What can you do with unwanted holy cards and Grandma’s religious statues? Well, that depends

What can you do with unwanted holy cards and Grandma’s religious statues? Well, that depends

When a rosary was made for King Henry VIII in 1509, it was hand-carved in intricate detail by a master artisan. By contrast, many of the rosaries around today are made from the same plastic that goes into mass-produced objects such as children’s toys or water bottles.

It doesn’t matter much to the faithful; for devoted Catholics, praying with plastic is just as good as praying with a great work of art.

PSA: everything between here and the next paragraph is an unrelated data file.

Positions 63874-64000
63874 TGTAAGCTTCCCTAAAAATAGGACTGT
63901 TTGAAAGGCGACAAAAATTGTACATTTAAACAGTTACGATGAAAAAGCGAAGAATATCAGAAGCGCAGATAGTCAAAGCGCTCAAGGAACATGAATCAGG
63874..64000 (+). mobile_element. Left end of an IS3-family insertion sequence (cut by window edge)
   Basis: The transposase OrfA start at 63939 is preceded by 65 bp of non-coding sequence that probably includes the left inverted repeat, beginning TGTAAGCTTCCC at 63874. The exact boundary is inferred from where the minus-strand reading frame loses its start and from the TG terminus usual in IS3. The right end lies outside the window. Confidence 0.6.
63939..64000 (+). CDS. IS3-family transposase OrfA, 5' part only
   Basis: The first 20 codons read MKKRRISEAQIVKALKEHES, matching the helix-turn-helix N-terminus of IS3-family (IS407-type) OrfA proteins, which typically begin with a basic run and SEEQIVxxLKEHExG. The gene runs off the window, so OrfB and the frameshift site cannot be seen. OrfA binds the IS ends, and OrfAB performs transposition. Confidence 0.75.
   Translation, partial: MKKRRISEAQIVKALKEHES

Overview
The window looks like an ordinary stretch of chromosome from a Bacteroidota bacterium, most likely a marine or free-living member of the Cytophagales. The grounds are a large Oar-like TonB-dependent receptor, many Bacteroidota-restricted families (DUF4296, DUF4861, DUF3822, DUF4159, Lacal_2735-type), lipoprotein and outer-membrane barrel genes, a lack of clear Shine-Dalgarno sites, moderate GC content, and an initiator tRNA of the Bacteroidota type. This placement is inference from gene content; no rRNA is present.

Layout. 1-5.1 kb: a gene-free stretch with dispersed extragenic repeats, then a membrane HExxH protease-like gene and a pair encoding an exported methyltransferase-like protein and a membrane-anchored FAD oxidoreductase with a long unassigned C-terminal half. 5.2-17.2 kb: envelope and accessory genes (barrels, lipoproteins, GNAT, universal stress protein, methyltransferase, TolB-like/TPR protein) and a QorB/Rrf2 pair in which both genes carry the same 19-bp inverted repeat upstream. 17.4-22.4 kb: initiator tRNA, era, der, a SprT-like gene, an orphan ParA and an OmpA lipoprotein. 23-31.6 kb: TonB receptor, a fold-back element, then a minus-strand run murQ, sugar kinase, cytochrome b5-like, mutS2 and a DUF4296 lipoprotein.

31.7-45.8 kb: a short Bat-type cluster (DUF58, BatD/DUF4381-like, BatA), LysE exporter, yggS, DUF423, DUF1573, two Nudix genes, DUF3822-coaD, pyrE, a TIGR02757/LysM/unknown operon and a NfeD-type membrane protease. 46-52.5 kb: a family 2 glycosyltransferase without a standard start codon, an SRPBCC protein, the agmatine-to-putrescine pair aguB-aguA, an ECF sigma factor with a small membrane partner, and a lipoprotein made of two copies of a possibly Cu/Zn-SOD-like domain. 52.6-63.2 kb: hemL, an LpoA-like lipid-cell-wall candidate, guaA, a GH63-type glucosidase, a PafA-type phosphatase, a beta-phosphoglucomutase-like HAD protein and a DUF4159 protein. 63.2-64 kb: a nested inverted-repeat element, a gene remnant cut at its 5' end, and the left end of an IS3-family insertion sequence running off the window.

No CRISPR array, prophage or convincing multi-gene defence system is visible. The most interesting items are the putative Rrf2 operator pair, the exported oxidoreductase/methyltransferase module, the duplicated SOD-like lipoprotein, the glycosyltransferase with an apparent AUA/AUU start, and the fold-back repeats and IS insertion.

When regifting isn’t an option, we are presented with a problem. While some unwanted nonreligious donations to libraries might be able to go straight into the trash, that is not an option with many religious objects. As a result, we have needed to investigate the correct way to dispose of religious objects.

According to canon law of the Catholic Church, certain types of especially sacred material, such as holy water and holy oil, must be treated with care and disposed of in specific ways.

The law explains that “sacred objects, set aside for divine worship by dedication or blessing, are to be treated with reverence.” But the law does not explicitly define which objects count as sacred.

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